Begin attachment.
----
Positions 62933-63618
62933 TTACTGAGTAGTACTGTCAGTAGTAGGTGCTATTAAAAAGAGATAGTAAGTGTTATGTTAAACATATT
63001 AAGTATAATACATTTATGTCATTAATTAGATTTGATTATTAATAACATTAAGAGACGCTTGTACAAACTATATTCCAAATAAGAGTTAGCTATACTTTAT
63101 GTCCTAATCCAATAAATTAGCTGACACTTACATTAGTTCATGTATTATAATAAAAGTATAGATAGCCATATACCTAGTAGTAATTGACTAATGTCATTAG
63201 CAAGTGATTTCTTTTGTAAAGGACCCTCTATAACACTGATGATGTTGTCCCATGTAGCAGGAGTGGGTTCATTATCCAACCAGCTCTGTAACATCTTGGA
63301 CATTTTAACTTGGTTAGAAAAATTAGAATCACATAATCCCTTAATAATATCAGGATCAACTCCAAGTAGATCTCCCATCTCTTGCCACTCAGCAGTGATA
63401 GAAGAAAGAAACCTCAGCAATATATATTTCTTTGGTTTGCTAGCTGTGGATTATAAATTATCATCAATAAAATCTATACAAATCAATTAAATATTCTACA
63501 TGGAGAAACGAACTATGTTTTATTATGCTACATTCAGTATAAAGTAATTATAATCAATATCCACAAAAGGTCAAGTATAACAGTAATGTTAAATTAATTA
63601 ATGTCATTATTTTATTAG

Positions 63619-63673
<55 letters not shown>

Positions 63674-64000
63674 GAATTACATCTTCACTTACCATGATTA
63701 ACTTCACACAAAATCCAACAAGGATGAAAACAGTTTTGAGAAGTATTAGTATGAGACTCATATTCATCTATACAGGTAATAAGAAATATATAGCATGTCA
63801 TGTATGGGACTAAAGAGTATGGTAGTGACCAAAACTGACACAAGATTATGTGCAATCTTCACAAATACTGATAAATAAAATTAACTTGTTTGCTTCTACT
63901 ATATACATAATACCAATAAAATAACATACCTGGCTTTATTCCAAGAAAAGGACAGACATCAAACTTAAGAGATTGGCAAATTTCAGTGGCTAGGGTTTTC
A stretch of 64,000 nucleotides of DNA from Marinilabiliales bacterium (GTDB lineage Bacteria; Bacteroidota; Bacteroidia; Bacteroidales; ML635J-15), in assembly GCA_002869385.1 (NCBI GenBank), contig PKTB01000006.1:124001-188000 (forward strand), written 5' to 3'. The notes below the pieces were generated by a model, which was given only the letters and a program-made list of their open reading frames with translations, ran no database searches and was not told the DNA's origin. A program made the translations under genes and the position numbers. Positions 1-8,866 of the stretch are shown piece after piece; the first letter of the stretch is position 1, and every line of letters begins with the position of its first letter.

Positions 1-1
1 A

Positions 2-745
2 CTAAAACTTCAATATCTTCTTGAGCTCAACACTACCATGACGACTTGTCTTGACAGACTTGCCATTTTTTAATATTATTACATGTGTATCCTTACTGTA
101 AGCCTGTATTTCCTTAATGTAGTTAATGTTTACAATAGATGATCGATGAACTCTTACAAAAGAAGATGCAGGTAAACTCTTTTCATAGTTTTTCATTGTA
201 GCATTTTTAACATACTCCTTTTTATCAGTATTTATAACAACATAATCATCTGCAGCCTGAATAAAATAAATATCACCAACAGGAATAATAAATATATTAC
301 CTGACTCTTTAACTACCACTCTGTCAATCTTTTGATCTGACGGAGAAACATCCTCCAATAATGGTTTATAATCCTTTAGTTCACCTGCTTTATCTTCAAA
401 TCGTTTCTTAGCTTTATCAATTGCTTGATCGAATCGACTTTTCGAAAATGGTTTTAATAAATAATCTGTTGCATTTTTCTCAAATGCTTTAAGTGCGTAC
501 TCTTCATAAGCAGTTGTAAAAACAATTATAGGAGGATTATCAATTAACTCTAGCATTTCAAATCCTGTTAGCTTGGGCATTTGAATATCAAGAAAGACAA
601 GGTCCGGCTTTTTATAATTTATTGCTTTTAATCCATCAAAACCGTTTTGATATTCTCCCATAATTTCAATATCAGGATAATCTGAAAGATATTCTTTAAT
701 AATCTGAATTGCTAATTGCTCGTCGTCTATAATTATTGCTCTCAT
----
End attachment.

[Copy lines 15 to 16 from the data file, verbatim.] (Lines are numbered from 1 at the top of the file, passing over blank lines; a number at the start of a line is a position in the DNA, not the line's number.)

63801 TGTATGGGACTAAAGAGTATGGTAGTGACCAAAACTGACACAAGATTATGTGCAATCTTCACAAATACTGATAAATAAAATTAACTTGTTTGCTTCTACT
63901 ATATACATAATACCAATAAAATAACATACCTGGCTTTATTCCAAGAAAAGGACAGACATCAAACTTAAGAGATTGGCAAATTTCAGTGGCTAGGGTTTTC